My new home is, in reality, a room. It’s 6-tatami and contains a bar fridge, a portable gas burner on the bedroom floor, and a foldaway futon mat and cover. There is no chair or table. But there is a little TV. I put a patterned shawl over the unwatched television set, and place a lacquered black and red vase filled with yellow daisies on top. It’s the little touches, I know, that make a space a home. A good friend taught me that, and I never forgot those words of wisdom. They sure come in handy in this small space.
Toilet, sink and bathtub are all contained in a plastic stall very similar to the Air Canada restroom on my flight over. And, a thoughtful addition, an opaque plexiglass window on the toilet’s sliding door allows a soft glow to permeate the little cubicle space. I can read my Let’s Go Japan! by its soft light. After all, it’s in this space where I have the only seat in the house. Many trips, some to Kyoto and Fukuoka, others to Sendai or into the Gifu wilds, are planned from my throne in my multi-tasking cubicle. Do Japanese use these cubicles as a personal library and planning space as I do? My gut instinct tells me probably not, and I’m not fluent enough in the language to ask such a personal question. It will have to wait.
My neighbours have brought me a large box of tomatoes. They are gorgeous tomatoes, perfectly round and plump, each with a bright green sprout on top. I generally don’t eat tomatoes, picky eater that I am; however these particular specimens are practically begging to be devoured. I eat those tomatoes with every meal for a week. I dice them in a bowl with a dash of salt, a touch of pepper, and a drizzle of vinegar. I eat them with unevenly separated, splintered wooden chopsticks, sitting on my throne, (lid and seat down, of course), reading Soseki’s I Am a Cat.
Part IV – Fitting In
Backpack firmly fastened to my shoulders, this book-carrying tool that is used by one and all back home, is now a symbol, in my mind anyway, that declares I really am different, an alien. I don’t fit in with the women here. One of my daily pass-the-time-on-the-train games is to count how many Japanese women I see carrying a backpack. From amongst the Prada, Chanel and Louis Vuiton totes, the highest number I ever spy is two. As it turns out, one of those two backpack toting Japanese turns out to be a Canadian.
I still remember her name, even though we only had a two-minute conversation on a train between stops. She had noticed my little maple leaf pin and came and sat beside me. She was Louise from Kapiskasing, a fresh-faced and happy JET. She had arrived a week earlier, she let me know in her breathy, early-twenties enthusiasm. We only had time to chat for two stops, and then she was gone. I watched her through the window of the train as she bounced down the stairs to the adventures she would certainly find. Her backpack announced her foreigness without hesitation or apology. Its very difference from the norm made her special, someone to whom exciting things would happen. It didn’t weigh her down. I felt like such a Japan old-timer gaijin; jaded and cynical. I had been in Nagoya for four months. I wanted to slam my backpack on the floor of the train and stomp on it.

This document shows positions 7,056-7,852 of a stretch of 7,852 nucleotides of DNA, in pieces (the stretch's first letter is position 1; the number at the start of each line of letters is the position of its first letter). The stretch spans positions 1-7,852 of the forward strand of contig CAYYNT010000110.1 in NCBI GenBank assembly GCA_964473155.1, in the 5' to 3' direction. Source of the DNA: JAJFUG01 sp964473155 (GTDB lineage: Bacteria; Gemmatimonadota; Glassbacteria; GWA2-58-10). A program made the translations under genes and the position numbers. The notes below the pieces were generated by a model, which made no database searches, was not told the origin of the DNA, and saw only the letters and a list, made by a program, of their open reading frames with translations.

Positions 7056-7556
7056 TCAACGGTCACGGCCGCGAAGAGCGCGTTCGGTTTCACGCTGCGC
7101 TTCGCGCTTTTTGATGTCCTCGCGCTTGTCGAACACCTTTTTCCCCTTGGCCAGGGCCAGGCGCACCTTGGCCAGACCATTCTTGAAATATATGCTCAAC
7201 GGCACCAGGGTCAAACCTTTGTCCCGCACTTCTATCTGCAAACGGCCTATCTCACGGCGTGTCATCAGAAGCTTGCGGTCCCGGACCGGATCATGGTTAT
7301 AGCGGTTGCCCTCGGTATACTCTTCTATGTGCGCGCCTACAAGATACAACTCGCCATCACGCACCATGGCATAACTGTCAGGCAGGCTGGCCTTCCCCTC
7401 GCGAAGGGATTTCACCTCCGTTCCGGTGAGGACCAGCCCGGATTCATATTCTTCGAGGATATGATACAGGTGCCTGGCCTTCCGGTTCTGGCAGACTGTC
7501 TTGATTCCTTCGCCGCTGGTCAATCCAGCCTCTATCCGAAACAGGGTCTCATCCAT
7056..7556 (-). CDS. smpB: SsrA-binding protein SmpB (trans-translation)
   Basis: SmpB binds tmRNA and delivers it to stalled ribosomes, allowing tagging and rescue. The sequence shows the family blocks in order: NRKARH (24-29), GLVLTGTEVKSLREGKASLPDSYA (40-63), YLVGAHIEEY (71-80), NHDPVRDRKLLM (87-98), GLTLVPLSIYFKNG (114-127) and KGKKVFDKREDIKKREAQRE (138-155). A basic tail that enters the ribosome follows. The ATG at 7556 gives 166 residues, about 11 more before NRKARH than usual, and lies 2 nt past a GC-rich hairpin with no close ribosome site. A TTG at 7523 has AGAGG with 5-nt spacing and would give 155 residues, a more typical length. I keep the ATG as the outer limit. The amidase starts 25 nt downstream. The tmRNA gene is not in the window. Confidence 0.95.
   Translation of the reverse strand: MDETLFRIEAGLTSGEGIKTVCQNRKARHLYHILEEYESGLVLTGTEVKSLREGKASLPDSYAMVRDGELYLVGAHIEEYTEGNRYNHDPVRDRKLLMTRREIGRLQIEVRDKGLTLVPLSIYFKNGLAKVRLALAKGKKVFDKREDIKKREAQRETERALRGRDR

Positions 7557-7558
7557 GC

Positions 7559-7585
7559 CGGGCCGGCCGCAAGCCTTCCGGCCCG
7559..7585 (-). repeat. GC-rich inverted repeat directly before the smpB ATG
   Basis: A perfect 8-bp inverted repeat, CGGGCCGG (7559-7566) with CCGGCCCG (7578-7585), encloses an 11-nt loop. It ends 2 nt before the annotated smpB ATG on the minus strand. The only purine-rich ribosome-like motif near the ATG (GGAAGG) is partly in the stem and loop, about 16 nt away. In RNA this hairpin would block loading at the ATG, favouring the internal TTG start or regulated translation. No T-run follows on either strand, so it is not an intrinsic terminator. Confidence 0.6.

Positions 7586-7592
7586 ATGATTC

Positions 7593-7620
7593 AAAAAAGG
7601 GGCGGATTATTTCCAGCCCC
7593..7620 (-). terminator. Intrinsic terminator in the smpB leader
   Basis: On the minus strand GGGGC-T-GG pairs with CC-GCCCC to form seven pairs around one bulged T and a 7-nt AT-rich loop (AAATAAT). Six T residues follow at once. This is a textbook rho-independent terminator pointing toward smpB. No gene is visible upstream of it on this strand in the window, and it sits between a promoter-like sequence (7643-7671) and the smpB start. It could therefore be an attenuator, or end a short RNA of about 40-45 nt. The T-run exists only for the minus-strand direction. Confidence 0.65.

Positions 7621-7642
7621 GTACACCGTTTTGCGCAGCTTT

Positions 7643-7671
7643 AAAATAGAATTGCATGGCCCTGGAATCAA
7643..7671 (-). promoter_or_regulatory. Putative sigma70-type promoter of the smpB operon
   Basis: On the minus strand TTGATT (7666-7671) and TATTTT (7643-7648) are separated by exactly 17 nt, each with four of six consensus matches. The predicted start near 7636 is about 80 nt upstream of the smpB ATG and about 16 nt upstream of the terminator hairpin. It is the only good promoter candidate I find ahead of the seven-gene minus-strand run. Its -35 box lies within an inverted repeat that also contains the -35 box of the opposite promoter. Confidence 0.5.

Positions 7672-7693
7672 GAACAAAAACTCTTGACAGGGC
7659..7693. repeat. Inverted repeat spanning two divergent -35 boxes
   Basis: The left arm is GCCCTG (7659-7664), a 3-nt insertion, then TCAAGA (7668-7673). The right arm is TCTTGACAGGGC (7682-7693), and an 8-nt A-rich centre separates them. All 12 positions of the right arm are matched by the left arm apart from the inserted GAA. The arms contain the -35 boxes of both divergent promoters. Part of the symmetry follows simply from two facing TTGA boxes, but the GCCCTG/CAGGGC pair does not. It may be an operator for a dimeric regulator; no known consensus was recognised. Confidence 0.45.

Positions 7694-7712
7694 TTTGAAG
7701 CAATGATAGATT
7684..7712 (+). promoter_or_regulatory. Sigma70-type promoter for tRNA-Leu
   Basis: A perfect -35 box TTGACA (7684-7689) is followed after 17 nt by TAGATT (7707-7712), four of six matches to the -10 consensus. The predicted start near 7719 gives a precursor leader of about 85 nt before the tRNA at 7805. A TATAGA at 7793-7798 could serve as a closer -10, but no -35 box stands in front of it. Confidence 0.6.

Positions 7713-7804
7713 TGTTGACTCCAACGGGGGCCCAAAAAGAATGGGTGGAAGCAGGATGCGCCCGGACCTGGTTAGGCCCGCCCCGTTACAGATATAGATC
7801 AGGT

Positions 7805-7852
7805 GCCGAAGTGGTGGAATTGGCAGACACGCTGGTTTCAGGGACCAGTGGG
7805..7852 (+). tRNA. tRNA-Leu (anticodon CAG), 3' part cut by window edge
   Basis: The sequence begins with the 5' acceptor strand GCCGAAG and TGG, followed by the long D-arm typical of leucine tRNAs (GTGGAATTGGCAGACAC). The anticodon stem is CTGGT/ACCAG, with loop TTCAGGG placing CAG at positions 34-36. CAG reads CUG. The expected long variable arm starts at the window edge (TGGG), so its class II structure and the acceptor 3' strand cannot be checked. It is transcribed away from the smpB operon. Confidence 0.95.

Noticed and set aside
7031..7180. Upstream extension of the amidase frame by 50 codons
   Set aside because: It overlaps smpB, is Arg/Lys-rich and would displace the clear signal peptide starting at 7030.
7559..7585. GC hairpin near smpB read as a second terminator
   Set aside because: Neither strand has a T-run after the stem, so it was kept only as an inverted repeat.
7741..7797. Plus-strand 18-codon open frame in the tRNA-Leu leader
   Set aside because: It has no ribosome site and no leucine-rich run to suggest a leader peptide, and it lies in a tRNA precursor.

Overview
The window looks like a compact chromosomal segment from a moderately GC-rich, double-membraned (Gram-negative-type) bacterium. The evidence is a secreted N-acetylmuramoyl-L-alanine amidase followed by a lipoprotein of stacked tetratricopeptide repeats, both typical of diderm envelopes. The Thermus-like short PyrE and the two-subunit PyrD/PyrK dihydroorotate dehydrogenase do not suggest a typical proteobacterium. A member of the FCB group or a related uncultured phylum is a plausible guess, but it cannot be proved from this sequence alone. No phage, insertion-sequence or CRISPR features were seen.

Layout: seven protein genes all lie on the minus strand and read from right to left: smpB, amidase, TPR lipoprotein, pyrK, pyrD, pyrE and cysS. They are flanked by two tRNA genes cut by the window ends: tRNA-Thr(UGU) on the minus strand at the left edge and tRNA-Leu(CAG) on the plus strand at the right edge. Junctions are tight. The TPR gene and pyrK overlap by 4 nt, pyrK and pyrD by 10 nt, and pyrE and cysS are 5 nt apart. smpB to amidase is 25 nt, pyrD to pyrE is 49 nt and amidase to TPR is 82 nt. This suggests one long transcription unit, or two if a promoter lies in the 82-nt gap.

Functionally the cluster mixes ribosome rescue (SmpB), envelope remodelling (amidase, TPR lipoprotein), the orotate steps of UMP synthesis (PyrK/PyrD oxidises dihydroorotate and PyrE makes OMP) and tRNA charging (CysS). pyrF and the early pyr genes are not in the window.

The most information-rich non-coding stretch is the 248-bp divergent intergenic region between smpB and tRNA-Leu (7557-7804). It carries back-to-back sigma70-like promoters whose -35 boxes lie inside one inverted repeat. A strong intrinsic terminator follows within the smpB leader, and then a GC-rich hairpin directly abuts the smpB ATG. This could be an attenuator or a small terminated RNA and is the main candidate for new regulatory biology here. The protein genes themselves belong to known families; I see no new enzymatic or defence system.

Before the train doors close, a little girl, perhaps four years old, jumps on with her mother, narrowly missing the whoosh of the sliding doors. Mother and daughter are laughing, a little out of breath, as they search for a seat. The daughter climbs up on a vacant spot. The little girl kneels on the seat, nose pressed against the train window, as her mother carefully removes her daughter’s miniature Pokemon sneakers. She is very careful not to let the little shoes touch the seat, and she places them on the floor below. The girl is now ready for the scenes that will soon be flying by in front of her through her own personal square of window. She has the best seat in the house.
Kneeling and gazing out the window, her back is towards me, she is wearing an oversized Sailor Moon backpack. Sailor Moon is staring at me with one liquidy, twinkling exaggerated manga eye. The other eye is closed in a conspiratorial wink. Her cartoon smile, although subtle, is most certainly directed at me. Sailor Moon is communicating with me on an afternoon commuter train. I look around to see if anyone else is giving this extraordinary event any notice. Everyone is doing their own thing; reading, dozing, applying make-up. My stop is next.
I hike my backpack securely on my shoulders and watch the neon Pachinko and Karaoke signs going by outside the window in front of me. The train comes to a stop, and the doors slide open to let me out. I give a final glance over my shoulder at the little girl who now has both hands planted against the window. She’s willing the train to move again, slapping her palms on the glass and giggling. I step out of the train and onto the platform. I am now on the other side of her looking-glass world, and we stare at each other as the doors slide shut. I wave. She’s still laughing as the train begins to move. She waves back at me, and slaps the window one more time. She keeps waving as the train picks up speed. And then, she’s gone. I know she can’t hear me, but I say it anyway.
I run down the steps and into the station, my backpack bouncing against me, offering a gentle reminder of its weight. I walk into the station.